23 Février 2021
Polyethylene is a material that offers a valid economical and technical solution in a broad range of applications for the transport of pressurised and non-pressurised fluids.
A polyethylene pipe, in order to transport drinking water, can be installed underground or above-ground and in both cases its installation is much more affordable with respect to traditional materials (steel and/or cast iron) because it requires less work and specific equipment. In addition, polyethylene potentially requires less maintenance costs and has a significantly longer service life. In developing systems to transport gas, the most significant advantage, among others, is the absolute insensitivity of polyethylene pipes to stray currents, which allows the gas distribution company to avoid the use of all the costly and sometimes scarcely efficient technologies for the cathodic protectionof pipelines.
Which are the advantages of this material?
The advantages of polyethylene can be summarised as follows:
- Service economy, in public applications, the service economy can be extremely high as compared to other materials. The internal surfaces of pipes are extremely smooth and for this reason maintain excellent flow rates, often in prohibitive conditions, and the joints of the various parts of the system can be made (also by personnel with minimum specialisation) by fusion, thus reducing dispersions. And it is precisely fluid dispersions due to a large number of mechanical joints that determines such a high rate of loss in aqueducts and gas pipelines;
- Leak-free and monolithic joints, since welding (fusion) is normally used for jointing, thus eliminating the need for gaskets every 6/12 metres. All mechanical joints need gaskets, which over time and depending on the conditions of use have the potential to generate dispersions. In comparing the two jointing methods, it has been proven that welded joints reduce dispersions by 10%. Moreover, welded jointing doesn’t require blocks of support cement to stop the mechanical joints from slipping due to internal pressure;
- Resistance to corrosion, polyethylene pipes do not rust, they do not allow the creation of cavities, are not sensitive to stray currents and do not promote bacteriological growth (iron-oxidising bacteria). They can pass immune through areas characterised by a strong presence of chemically active environments. Only in the presence of organic solvents do the pipes need to be protected against the risk of permeation;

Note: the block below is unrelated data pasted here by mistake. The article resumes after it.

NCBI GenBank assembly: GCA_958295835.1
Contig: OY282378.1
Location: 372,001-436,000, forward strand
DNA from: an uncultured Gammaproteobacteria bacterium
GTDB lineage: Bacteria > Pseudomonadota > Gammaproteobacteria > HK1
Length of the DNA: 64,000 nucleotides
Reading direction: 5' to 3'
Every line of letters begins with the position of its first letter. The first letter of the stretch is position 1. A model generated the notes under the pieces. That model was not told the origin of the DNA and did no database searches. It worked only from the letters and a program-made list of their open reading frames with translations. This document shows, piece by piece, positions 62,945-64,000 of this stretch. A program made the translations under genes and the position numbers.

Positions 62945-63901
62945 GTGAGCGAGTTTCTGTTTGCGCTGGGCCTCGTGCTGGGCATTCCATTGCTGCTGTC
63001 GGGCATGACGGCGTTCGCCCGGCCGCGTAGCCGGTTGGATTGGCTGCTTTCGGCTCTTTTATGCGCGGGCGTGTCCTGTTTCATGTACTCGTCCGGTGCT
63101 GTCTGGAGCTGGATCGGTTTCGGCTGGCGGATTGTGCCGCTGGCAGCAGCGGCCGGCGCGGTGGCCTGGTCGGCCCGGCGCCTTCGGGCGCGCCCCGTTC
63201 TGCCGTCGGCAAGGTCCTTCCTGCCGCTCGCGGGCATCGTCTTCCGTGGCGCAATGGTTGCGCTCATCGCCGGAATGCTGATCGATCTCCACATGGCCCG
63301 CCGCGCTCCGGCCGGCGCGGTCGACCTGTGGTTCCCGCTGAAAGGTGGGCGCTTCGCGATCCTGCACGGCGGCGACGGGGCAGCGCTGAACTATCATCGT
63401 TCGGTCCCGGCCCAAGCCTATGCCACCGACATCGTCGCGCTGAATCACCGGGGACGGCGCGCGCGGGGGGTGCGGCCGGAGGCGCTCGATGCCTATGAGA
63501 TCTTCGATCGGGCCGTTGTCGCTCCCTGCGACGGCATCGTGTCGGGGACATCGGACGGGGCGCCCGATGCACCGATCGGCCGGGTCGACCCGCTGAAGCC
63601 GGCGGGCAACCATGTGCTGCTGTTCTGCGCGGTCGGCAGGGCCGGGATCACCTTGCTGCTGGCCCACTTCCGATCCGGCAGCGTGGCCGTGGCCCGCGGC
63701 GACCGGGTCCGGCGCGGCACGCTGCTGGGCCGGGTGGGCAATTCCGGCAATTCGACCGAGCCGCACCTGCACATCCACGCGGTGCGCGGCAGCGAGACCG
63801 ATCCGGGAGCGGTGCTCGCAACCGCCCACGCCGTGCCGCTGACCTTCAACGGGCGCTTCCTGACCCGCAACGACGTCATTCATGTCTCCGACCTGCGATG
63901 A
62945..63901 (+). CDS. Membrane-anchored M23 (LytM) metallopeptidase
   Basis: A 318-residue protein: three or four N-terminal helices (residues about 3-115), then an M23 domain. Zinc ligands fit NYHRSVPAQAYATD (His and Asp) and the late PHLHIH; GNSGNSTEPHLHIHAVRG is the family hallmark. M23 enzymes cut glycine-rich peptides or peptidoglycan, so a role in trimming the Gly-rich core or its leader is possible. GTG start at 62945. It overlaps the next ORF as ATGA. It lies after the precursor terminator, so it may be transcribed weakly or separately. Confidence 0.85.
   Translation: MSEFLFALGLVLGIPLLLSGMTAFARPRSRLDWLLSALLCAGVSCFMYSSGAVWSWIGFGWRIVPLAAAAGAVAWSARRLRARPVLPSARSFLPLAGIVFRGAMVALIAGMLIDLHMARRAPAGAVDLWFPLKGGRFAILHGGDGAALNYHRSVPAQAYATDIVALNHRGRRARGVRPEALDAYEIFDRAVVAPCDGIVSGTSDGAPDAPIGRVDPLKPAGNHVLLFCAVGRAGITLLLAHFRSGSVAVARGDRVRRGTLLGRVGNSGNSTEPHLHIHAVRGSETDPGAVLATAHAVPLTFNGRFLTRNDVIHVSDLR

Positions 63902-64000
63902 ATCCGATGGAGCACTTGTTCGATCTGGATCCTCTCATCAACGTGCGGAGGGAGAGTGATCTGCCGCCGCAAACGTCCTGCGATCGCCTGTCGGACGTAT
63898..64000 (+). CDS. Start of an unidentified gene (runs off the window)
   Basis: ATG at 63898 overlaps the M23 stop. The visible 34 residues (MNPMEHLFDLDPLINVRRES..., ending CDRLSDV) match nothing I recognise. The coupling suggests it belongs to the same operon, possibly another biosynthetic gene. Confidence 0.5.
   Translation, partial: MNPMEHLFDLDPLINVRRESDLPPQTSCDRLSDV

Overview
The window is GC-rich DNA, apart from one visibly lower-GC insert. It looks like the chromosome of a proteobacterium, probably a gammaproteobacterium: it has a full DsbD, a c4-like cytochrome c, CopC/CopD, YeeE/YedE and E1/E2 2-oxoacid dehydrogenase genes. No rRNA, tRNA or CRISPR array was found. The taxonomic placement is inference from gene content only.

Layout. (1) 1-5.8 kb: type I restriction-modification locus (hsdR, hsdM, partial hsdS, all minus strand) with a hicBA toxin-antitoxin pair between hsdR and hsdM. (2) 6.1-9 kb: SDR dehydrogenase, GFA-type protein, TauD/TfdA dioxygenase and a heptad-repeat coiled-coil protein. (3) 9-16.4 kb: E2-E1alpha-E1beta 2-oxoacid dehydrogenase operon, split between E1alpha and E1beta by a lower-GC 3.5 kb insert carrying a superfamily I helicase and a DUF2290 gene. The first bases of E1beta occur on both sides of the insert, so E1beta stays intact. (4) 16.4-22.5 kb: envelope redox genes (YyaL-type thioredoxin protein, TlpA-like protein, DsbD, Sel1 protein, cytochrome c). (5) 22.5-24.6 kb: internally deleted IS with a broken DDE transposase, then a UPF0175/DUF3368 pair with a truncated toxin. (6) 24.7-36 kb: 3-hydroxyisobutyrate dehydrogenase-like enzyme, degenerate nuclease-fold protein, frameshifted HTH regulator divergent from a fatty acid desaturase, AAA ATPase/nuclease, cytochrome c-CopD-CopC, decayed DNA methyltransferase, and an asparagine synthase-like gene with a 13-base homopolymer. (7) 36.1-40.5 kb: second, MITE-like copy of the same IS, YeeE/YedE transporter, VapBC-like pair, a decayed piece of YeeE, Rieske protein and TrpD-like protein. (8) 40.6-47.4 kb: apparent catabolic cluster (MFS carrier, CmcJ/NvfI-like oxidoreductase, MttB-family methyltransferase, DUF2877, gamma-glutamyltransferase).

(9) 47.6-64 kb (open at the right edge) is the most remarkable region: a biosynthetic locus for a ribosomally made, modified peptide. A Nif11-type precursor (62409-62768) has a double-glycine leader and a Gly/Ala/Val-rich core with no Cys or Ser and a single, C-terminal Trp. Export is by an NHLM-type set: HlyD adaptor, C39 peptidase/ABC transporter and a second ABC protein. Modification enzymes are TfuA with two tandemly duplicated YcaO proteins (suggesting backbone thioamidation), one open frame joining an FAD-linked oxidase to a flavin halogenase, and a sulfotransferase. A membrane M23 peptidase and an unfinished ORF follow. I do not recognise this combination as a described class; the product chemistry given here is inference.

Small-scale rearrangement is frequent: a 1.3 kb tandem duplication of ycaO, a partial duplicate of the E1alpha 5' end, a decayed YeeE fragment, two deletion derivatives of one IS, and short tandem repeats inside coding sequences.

- Resistance to fatigue and flexibility, polyethylene pipes can be laid exploiting their flexibility, curving them and thus minimising the use of special pieces. Polyethylene has a low elastic modulus, which translates into a high water hammer absorption capacity. Polyethylene pipes can support multiple water hammers with pressures as high as double the operating pressure, without having any negative effects on the product’s expected service life;
- Resistance to seismic effects, the stiffness, ductility and flexibility of polyethylene combined with the possibility for welded joints makes PE pipes ideal for laying in dynamic soil (landslide prone) and areas subject to seismic risk (note the famous result obtained by the gas pipeline in PE during the earthquake in Kobe - Japan);
- Durability, the polyethylene system is designed for a system service life of at least 50 years. To obtain this type of result and more (in certain countries the system service life is calculated as 100 years), the system needs to be properly designed, constructed in accordance with best practices and operated in accordance with the rules laid down by the relevant bodies;
- Resistance to temperature, in an operating temperature range between -70 and + 60 °C the main physical and mechanical properties of polyethylene remain unaltered. This makes it particularly suited for use as a raw material for the production of pressure-bearing fluid pipelines.